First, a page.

Tagged: public policy

We need a Incident Information Management System (IIMS) for Health Care Administration

When something adverse happens in hospital, for example, a patient is given the wrong medication, then we are supposed to log a report in the Incident Information Management System or IIMS. It is especially the case that this system should be used when harm to the patient is the result of the error. This is a good system but under-utilised and poorly designed – nonetheless we should continue to promote it.

We should in fact promote it’s extension to medical administration. If we really want accountability about the health care system, and in particular management of the budget, then we need an incident management system for the administrators. Let’s take the human resources department as one example. I have a potential employee for whom I could offer a job, No offer has been made even though the interview occurred 3 weeks ago. The hold up has been with the HR department and their need for more paperwork, etc, etc…..none of which was communicated as advice prior to the advertisement being released. Overall the whole process has been f’d-up, not to mention slow and expensive. So why shouldn’t I log this to IIMS.

Health care management in the Australian public health system is littered with examples of poor practice for which we should have an IIMS system……this is the way to achieve health care reform.

Local, smocal

So apparently Tony Abbott is blocking the referendum on local government http://www.smh.com.au/opinion/political-news/coalition-delivers-blow-to-local-government-referendums-yes-campaign-20130702-2p8we.html

I’m not sure that I have a problem with this.

Australian Government is built on the notion of subsidiarity. The Oxford English Dictionary defines subsidiarity as the idea that a central authority should have a subsidiary function, performing only those tasks which cannot be performed effectively at a more immediate or local level (ripped totally from Wikipedia).

The Rudd healthcare reforms are underpinned by the principle of subsidiarity and yet the reality is the local health districts (LHDs) control some of the decision making yet in reality the State and Federal governments control the dollars and well…you can’t do healthcare without those dollars…so despite decentralised decision making the control is still centralised.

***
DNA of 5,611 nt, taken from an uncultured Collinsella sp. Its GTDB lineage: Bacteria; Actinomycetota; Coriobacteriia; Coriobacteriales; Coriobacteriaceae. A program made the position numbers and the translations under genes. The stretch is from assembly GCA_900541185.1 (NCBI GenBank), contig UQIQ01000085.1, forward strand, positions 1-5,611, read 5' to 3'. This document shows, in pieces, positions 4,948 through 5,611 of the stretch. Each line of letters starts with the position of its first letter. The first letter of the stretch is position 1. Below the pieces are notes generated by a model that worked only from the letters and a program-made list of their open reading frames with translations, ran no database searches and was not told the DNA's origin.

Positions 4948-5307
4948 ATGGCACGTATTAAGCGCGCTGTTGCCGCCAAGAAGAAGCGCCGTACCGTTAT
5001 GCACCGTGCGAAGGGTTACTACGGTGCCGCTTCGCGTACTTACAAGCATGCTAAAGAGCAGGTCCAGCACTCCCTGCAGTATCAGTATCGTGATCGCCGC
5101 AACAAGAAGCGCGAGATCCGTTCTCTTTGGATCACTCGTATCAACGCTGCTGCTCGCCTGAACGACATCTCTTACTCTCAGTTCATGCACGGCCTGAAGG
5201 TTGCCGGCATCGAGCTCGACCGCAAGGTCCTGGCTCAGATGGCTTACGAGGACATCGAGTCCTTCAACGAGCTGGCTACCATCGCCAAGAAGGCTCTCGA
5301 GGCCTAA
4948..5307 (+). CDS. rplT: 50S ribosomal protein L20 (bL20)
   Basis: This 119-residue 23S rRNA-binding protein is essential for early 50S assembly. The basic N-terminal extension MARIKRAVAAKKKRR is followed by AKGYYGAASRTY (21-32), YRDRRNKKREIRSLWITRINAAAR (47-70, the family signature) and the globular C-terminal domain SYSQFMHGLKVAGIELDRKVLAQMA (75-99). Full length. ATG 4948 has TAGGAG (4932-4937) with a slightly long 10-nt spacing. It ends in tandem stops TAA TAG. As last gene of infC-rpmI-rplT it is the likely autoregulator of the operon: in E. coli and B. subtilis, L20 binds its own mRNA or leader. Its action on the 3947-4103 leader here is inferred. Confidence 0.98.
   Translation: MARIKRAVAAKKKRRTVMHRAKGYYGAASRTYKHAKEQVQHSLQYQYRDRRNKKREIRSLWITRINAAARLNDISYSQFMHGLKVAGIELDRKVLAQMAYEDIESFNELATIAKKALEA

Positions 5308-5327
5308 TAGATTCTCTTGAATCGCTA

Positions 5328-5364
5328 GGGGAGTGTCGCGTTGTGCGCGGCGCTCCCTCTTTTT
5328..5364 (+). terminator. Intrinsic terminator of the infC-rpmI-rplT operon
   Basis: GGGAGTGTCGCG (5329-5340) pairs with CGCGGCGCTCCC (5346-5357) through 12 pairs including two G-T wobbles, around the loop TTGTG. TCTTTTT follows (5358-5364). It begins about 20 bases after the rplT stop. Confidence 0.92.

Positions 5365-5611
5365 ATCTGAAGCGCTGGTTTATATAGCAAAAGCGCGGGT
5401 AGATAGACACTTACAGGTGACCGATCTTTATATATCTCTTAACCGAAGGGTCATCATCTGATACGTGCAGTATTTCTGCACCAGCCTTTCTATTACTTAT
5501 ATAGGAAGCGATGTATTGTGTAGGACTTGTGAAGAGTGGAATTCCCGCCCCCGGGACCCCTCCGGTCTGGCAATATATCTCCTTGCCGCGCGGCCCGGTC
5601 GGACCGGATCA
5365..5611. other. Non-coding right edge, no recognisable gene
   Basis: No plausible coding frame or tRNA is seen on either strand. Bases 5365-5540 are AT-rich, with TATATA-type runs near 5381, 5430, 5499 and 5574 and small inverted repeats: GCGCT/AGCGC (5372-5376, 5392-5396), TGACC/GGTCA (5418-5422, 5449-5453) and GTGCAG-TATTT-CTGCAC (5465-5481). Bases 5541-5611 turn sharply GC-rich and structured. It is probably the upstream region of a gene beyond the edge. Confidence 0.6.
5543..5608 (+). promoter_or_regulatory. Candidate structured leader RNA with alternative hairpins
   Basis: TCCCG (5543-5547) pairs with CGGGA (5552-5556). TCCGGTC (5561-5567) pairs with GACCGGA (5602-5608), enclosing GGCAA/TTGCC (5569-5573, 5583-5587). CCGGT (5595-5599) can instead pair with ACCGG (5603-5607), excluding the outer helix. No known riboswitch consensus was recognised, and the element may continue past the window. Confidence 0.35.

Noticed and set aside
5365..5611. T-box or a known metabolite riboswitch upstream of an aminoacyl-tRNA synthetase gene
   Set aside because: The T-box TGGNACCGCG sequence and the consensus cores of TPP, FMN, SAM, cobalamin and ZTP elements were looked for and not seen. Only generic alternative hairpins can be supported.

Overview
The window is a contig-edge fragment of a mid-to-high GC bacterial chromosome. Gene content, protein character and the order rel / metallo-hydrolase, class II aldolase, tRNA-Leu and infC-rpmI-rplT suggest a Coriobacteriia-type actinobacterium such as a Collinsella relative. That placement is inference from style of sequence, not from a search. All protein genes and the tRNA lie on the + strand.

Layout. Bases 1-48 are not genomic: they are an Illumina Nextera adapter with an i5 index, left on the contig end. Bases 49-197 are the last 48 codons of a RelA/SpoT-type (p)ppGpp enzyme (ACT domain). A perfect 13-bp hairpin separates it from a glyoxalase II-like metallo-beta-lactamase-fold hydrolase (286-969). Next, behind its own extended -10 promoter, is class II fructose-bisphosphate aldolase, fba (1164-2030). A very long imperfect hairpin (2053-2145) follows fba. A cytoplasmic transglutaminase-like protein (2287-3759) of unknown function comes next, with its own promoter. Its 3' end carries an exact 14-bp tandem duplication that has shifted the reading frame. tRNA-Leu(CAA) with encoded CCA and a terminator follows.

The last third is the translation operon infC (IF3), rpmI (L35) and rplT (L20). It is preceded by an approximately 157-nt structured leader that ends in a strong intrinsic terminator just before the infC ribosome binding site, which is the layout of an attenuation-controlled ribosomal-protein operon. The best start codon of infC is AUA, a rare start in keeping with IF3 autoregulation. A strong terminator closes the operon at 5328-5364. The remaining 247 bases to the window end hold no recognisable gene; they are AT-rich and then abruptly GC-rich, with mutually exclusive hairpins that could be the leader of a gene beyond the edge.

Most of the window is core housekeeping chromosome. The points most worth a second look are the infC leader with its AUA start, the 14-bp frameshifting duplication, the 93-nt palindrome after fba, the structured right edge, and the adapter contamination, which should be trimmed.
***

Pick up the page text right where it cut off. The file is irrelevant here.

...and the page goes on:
So if Tony is blocking the referendum…think of it in this context….subsidiarity can cause as many problems as the perceived benefits…..for the KRudds of the world it might just be for appearances not substance.

When policies are too big not to implement: the failure of evidence based policy making

So I attended another administrative meeting today. One of the jobs was to review (& approve) a policy that came from ‘above’. There was a lot of pressure from ‘above’ to implement this policy despite the intention of the Federal Government to support subsidiarity (put simply – local decision making). The fact is that the policy is poor and not-evidence based. Many parties outside our local health district oppose the policy. And in fact our local opponents to the policy could site evidence that it is poor policy. Our ‘local’ decision was to compromise and endorse the policy and produce an in-house business rule to overcome the short-comings of the policy – or, in other words, we’ll endorse it and ignore it. I’ve seen this happen several time before in other guises, for example, yes we endorse the policy but we have no money to implement so we will endorse and do nothing. In the National Standards good governance is the number 1 standard: unfortunately this will be about process rather than outcome. Surely it would be better to reject and develop good policy rather than adapt to bad policy.

The Australian Local Health District Paradox or How Does One Assess LHD Board & CEO Performance

National Health Care Reform, and in fact all of Australian government, is built around the principle of subsidiarity – i.e. that delivery and implementation of services, and decisions concerning services should be made as close to the ‘coalface’ as reasonably possible. This has resulted in the creation of local health districts or LHD. The LHD receive a mixture of State and Federal funding that is predominantly administered through State ministries. The LHD governance consists of a Board and a CEO with his/her executive team.

The remit of the LHD Board is to ensure good management of the district and philosophically the Board must protect, and indeed pursue, the interests of the local community. At inception the CEO were appointed by the States rather than by the Boards and the Chairmanship of the Boards, albeit voluntary, was also essentially at the discretion of the States.

The CEO has in effect two masters – the State Ministry of Health and the Board. The CEO is bound to try and achieve the performance targets set by the State. At the current time these are largely around activity based funding. The CEO and Board and hospitals must bring the budget in on target.

The problem for hospitals and their Boards is that hospitals new improvement, renovation and redevelopment. States tend to do little to cater for recurrent infrastructure related capital expenditure so the LHD must compete politically and make the case why their institutions are more deserving than others (that might be in more politically sensitive electoral seats). The Board has a responsibility to the community it serves to try and advocate for its’ cause. The CEO should support the actions of the Board but must also accommodate the bidding of the State and not cause embarrassment for it.

We must be recognize these issues but also manage them. The Board must not let the the CEO control its’ agenda. The Board must manage the performance of the CEO and be prepared to penalise him/or for failing in either management of the LHD budget or in advocacy for the LHD.